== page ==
Anytime you are tempted to admonish a Ghanaian for lack of common sense or initiative, try to remember this guide to surviving Ghana. Your admonitions will not make the slightest difference. The issue you are complaining about has been been complained about for years and will continue to be a problem in Ghana for years to come. Leave it. Accept that common sense and initiative is not a Ghanaian thing and you will have a better understanding of the logic and actions of the people. Breath. Do not get angry or frustrated. Just accept “this is Ghana” and this is how the people are.

10. Avoid local media

On TV and radio in the mornings, the policy is Christian preaching and gospel music. This is followed by a newspaper review show where every morning one representative from the National Democratic Congress (NDC) and one representative from the New Patriotic Party (NPP) sit in the studio to disagree on everything. What should be an intellectual debate or discussion often ends up sounding like a childish blame game between kindergarten kids. This goes on every morning. Yet not one TV or radio newspaper review show has brought a solution to a problem or development to Ghana. All these shows do is consume the people with NDC and NPP.

These shows do not solve any national issues. Avoid them because starting your day with NDC and NPP shouting and accusing and counter-accusing and denying and counter-denying is the most painful way to start any day. The content on TV and radio does not get any better in the day.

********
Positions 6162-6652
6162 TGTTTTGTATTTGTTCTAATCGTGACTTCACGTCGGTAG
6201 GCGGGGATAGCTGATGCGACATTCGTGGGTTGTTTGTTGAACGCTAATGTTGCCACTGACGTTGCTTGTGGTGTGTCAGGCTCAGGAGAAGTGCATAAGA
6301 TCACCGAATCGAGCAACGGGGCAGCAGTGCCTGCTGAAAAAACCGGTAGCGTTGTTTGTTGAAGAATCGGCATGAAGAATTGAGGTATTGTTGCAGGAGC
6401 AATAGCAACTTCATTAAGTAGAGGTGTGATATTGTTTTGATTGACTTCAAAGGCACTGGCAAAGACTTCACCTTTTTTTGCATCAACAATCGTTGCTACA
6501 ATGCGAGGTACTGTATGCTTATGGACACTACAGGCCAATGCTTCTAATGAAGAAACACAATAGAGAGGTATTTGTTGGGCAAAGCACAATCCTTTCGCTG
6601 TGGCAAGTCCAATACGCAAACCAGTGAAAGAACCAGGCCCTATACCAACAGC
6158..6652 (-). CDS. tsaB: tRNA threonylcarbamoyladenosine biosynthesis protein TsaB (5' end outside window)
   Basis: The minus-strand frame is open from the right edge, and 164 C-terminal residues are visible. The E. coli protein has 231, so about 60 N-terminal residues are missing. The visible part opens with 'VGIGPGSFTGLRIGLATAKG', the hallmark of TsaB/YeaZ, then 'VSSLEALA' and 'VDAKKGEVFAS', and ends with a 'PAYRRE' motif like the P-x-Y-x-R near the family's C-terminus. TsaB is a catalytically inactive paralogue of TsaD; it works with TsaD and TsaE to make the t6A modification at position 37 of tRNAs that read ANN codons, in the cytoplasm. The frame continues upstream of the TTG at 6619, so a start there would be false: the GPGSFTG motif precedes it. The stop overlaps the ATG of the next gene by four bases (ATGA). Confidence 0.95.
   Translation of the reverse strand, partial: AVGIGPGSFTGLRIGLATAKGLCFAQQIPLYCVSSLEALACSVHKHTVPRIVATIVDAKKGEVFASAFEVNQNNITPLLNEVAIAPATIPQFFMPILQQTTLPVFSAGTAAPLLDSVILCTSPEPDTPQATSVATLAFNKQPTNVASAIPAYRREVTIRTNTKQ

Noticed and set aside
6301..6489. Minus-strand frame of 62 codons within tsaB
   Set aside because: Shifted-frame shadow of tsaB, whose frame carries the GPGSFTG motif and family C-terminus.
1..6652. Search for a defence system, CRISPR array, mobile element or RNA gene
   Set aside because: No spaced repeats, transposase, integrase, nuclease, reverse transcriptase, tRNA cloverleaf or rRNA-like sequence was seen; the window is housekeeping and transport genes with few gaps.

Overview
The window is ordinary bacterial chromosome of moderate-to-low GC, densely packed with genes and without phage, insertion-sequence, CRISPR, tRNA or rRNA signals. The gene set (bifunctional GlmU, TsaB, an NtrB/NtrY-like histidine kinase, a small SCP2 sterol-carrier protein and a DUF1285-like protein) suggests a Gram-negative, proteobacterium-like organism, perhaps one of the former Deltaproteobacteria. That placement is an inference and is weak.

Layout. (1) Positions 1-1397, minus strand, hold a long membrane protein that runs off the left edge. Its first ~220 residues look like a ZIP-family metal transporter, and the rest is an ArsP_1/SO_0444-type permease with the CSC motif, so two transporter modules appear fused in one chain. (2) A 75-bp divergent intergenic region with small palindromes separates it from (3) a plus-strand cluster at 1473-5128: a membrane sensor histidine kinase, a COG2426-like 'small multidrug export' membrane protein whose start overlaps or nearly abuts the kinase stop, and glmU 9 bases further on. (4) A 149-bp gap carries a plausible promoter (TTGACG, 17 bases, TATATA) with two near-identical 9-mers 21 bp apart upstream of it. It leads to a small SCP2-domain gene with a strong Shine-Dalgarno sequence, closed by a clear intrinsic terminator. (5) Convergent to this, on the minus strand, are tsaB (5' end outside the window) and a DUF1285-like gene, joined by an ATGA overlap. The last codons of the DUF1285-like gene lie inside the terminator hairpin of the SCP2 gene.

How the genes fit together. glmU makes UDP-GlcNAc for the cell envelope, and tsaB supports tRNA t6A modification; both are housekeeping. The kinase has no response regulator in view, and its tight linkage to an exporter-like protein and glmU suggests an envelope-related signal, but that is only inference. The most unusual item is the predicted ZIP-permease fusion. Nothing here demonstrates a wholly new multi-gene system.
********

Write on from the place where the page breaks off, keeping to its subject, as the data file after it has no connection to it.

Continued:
Back home in England we have a variety of shows to choose from. There’s a lot of good content on TV and radio. TV and radio in Ghana will leave you scratching your head as you switch from channel to channel only to be met with Z-rate Mexican soap operas, Nigerian films, church / preaching / demons being cast out of people and not much else of any quality (remember, do not have high or even low standards in Ghana. Just do not have any expectations of anything good on telly). If you make the mistake of turning the telly on, you will wonder where you are – are you in India or Brazil? Could your plane have landed in Jamaica or Mars by mistake? You will also wonder what the local Ghanaian presenters are saying as they speak in undecipherable accents and tones.